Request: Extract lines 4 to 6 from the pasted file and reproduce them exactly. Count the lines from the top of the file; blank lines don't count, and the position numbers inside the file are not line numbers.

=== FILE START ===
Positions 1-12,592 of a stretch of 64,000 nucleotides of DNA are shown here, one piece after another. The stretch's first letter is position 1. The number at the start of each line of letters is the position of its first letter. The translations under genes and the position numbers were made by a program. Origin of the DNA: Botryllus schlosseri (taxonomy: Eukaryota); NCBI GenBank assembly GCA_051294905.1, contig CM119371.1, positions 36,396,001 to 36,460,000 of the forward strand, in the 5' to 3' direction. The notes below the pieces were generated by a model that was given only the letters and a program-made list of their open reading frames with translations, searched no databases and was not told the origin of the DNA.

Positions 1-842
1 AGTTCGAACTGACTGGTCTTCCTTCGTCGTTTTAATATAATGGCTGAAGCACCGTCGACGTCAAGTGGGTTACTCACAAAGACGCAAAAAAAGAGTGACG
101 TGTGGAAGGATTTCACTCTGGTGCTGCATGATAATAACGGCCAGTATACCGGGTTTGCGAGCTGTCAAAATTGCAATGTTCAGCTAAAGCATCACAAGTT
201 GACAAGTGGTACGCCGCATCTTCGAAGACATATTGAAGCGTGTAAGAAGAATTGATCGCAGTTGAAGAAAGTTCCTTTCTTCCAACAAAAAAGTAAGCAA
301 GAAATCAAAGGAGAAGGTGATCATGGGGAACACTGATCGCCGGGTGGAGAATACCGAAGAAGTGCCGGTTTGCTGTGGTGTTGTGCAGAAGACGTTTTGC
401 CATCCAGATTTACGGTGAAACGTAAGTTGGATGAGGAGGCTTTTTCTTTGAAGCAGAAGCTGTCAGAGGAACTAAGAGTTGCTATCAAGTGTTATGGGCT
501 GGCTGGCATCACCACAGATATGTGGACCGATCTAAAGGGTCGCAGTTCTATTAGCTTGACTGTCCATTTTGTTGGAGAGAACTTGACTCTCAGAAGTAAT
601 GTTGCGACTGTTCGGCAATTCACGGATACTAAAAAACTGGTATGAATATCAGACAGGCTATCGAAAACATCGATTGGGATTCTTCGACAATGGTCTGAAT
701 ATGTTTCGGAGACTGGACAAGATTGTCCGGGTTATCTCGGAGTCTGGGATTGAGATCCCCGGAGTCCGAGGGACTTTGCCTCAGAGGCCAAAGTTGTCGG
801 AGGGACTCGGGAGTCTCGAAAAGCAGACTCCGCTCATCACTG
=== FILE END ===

101 TGTGGAAGGATTTCACTCTGGTGCTGCATGATAATAACGGCCAGTATACCGGGTTTGCGAGCTGTCAAAATTGCAATGTTCAGCTAAAGCATCACAAGTT
201 GACAAGTGGTACGCCGCATCTTCGAAGACATATTGAAGCGTGTAAGAAGAATTGATCGCAGTTGAAGAAAGTTCCTTTCTTCCAACAAAAAAGTAAGCAA
301 GAAATCAAAGGAGAAGGTGATCATGGGGAACACTGATCGCCGGGTGGAGAATACCGAAGAAGTGCCGGTTTGCTGTGGTGTTGTGCAGAAGACGTTTTGC